Manage episode 231057249 series 1039141
Before joining Goldman Sachs back in the late 1980s, Mark Lee was a finance manager at Hewlett-Packard Co. Today, Lee fondly recalls being mentored by a senior controller while situated deep inside the technology behemoth's computer support division. The finance executive, explains Lee, viewed controllership as a strategic role where executives could acquire and build their leadership skills that could be applied elsewhere. "He told me that his next job could be the head of marketing," explains Lee, who credits his early mentor for outfitting his finance mind-set with a wide lens rather than a narrow one.
After four years inside an HP cubicle, he set off on a finance adventure by entering the investment banking world via a seven -year tour of duty with Goldman Sachs in New York. While the banking chapter of Lee's long finance career is the most robust of his career book (which is nearly 20 years thick), it is perhaps not the most intriguing. This designation arguably belongs to Forge Global where he and his finance team are focused on cultivating a fresh class of investors outside the traditional venture capital ecosystem. To be clear, Forge is one of a number of trading platforms that help employees sell their shares in pre-IPO companies. It's no secret that the number of IPO delays has been steadily growing as venture firms keep funneling more money into large private companies as they seek bigger payoffs down the road.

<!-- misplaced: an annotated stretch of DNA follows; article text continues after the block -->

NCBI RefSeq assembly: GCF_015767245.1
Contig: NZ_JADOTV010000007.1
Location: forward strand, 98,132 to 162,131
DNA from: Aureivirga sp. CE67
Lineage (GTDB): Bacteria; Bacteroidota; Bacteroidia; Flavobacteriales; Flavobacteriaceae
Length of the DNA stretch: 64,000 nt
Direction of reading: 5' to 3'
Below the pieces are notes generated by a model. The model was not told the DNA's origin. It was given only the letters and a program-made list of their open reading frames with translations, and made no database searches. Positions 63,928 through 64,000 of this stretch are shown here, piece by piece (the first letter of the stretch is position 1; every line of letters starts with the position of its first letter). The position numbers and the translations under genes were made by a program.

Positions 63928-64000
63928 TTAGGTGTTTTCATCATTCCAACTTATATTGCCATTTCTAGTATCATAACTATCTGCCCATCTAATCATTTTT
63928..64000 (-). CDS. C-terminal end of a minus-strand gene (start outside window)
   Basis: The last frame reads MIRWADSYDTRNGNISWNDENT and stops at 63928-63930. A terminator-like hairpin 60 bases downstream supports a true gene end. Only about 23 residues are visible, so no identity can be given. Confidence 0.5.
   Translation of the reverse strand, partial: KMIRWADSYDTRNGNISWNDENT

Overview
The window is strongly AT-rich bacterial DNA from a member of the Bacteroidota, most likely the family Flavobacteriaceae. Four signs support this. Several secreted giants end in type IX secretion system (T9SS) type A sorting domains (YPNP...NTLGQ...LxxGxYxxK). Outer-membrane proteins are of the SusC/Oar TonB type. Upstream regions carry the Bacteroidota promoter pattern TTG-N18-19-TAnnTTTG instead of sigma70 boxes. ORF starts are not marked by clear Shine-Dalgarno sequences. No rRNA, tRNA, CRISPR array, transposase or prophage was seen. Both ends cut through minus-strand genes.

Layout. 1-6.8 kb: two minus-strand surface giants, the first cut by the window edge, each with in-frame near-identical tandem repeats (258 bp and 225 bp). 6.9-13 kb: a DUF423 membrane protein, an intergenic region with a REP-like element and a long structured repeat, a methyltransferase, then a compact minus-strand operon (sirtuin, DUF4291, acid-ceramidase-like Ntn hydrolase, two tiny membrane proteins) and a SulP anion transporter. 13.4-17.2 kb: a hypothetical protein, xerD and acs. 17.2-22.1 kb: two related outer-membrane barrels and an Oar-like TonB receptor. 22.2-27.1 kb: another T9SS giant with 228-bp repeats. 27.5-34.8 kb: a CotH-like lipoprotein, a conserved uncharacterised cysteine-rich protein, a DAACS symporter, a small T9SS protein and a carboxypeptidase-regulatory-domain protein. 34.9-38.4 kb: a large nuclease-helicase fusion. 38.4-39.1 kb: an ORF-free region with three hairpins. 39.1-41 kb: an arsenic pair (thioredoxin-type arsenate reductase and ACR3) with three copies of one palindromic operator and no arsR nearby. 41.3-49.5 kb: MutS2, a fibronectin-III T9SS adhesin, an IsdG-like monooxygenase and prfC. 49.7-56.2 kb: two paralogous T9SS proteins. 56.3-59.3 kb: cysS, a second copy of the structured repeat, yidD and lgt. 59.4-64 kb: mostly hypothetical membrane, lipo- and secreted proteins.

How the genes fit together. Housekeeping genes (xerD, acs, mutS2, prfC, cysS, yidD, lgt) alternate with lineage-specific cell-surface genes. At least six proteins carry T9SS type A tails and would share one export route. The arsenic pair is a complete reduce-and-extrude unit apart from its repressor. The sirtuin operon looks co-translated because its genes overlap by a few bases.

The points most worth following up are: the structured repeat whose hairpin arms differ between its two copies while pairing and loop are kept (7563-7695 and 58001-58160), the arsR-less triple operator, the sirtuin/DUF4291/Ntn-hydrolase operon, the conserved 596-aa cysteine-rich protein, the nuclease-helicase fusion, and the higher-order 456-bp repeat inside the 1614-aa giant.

As more “unicorns” supposedly worth billions of dollars—at least on paper—delay going public, Mark Lee and his team are seeking to ease an appetite for liquidity among Silicon Valley's IPO-hungry entrepreneurial rank-and-file. It's an opportunity where customer retention and talent retention are one in the same, and one that places Forge's finance team along the outer reaches of the finance function's evolutionary path.